A lot of people want to be a broadcaster, and a lot of people dream of a career in tennis: What's better than covering and commentating about this beautiful game? But the committment needed to shine behind a microphone is intense, and few understand just how much preparation goes into calling just one match.

Mike Cation knows this well, because as the sole voice of the USTA Pro Circuit (or Challenger Tour as it is also commonly known), he prepares for up to six matches in single day. The amount of effort he puts he forth is staggering from a far and even more impressive up close, as he continues to tell the stories of the players who just might be tomorrow's stars.

He recently joined the Inside-In Podcast to discuss his increidble schedule, 10 years of pro tennis memories, and why he's doing exactly what he always dreamed of.


Cation's role in tennis happened through the perfect combination of opportunity and preparation. He went to school at the University of Illinois and got his broadcasting degree at the same time that Craig Tiley, now the CEO of Tennis Australia, was leading the school's men's program. Cation got his foot in the door and made his broadcasting debut at the Winnetka Challenger in 2013.

That set the stage for a grind the like's of which is virtually impossible to duplicate. The broadcaster calls six matches a day in the early rounds of a tournament, with some days lasting upwards of 15 hours.

"I know that these players, especially at the Challenger level, don't often get their stories told," Cation stated, as he explained his passion for putting in the long hours at each event. "I'm lucky that I get to see them and see that incredible talent. If I don't have an appreciation for that, I shouldn't be doing it."


A decade of broadcasting the Pro Circuit has provided Cation with many incomperable memories and moments. There was that viral moment in Sarasota involving Frances Tiafoe and Mitchell Krueger (You can Google it if you want); British tennis player Marcus Willis earning the nickname "Cartman" by eating a Snickers and drinking Coca Cola mid-match; and more than his fair share of weather interruptions.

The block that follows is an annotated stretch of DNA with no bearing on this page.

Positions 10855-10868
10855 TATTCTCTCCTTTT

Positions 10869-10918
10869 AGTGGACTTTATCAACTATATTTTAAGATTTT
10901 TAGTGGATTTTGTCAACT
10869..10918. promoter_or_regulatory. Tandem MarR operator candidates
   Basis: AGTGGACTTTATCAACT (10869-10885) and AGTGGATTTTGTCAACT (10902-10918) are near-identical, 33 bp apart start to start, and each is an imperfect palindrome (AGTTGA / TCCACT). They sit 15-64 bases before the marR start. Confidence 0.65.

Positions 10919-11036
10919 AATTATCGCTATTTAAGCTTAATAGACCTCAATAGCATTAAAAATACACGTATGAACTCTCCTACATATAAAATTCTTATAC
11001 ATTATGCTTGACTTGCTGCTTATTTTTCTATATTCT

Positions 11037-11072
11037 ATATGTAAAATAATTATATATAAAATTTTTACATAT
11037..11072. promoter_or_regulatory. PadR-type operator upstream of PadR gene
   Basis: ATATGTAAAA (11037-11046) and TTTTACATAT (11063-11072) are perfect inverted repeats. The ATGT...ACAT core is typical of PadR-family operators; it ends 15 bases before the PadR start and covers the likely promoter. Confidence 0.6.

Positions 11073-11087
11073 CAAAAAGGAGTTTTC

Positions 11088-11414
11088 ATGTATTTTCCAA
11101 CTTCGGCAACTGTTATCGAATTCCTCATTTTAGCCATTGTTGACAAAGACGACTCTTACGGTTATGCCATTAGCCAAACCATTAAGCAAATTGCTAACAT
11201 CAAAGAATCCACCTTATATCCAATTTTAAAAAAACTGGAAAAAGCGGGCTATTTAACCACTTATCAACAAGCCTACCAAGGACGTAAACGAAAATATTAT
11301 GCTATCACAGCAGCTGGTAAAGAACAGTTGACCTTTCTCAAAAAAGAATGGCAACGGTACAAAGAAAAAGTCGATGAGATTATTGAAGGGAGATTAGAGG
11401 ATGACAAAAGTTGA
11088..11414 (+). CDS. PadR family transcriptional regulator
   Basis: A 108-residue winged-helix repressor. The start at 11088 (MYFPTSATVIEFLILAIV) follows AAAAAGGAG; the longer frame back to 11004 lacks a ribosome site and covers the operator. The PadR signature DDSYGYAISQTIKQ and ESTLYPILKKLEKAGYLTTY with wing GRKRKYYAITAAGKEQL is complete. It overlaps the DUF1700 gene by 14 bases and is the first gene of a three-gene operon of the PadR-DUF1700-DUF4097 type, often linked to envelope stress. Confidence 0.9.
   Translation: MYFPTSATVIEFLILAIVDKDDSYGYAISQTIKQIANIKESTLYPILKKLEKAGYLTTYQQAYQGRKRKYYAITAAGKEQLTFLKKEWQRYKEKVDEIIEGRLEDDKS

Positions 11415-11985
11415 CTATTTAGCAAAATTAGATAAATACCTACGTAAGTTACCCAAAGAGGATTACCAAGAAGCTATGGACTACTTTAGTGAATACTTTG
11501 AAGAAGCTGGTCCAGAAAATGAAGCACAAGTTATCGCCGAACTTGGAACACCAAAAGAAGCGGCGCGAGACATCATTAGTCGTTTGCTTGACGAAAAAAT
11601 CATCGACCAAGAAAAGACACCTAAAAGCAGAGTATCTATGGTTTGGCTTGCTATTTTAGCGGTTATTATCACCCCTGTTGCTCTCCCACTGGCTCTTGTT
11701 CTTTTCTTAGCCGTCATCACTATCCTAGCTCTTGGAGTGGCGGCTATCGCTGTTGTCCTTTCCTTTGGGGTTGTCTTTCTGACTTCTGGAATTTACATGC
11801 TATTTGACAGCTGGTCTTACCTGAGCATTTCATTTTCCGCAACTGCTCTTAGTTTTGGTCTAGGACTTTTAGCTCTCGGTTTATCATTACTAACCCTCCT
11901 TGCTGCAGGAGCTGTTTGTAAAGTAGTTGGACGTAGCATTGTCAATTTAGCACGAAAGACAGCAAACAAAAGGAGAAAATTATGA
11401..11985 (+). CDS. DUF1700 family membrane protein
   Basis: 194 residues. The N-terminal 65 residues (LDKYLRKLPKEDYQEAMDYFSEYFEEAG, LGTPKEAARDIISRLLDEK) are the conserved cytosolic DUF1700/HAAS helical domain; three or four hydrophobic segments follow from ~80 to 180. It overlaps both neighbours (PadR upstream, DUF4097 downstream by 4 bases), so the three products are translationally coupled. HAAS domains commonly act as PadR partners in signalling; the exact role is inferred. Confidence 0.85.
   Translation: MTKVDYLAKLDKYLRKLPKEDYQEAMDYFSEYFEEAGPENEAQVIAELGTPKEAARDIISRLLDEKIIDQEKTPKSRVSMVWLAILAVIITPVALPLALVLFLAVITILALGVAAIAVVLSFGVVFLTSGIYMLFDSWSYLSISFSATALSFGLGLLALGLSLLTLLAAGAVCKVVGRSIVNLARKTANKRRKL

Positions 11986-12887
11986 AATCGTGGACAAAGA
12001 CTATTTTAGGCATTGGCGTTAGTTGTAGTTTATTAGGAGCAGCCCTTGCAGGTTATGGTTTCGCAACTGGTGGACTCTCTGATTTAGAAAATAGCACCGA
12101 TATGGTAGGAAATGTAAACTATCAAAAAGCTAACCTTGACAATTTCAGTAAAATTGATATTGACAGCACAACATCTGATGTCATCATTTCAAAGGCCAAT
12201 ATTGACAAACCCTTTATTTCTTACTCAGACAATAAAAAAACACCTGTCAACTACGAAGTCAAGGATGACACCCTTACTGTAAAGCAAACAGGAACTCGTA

Cation says he wouldn't trade anything about those experiences, which have provided levity in the midst of a grueling grind, and have given him the chance to become friends with the athletes he is covering.

"The friendship I've struck up with Noah [Rubin] and Chris Eubanks for example, and being invited to players' weddings is crazy to me," he said. "Those relationships are really what it's all about."

Tennis Channel Inside In - Mike Cation

Tennis Channel Inside In - Mike Cation

This summer at the XS Tennis Center in Chicago, Cation was honored at a Pro Circuit event for his 10th anniversary as broadcaster. The players themselves were the ones lauding praise and recognition on the voice of their sport, a moving sign of the respect that Cation had earned. Every professional longs to be successful in their careers, but receiving respect from your peers is as important and valuable as any form of currency. The competitors have seen Cation put the work in, prep for their matches, and deliver maximum effort week in and week out.

"All that matters is, I know that those players at least understand that I'm putting in the work to make sure that I represent them well on air. I'm very, very lucky that I've earned the trust of those players," Cation explained while recalling that humbling day for him in Chicago.

"That's the one thing that I always long for and I always take very seriously, is making sure that I'm telling the story of whomever is in front of me, the best way that I can on that particular day. I'm really happy that it shows through and those players understand that."


Cation has seen his hard work rewarded with more opportunities afforded to him. He works as an interviewer for ATP Media at select events, and calls matches on-site for the US Open and Australian Open, the latter of which will be special next month when he brings his daughter along for the trip.

Throughout the countless hours traveling, preparing, and following the ferocious pace of the game he loves, the broadcaster from Illinois continues to thrive. He embodies the lessons his parents taught him every day he speaks into a microphone; put your head down and do the work. The tennis world is lucky to have Mike Cation in a promimnent position, and the game could use more people built in his mold.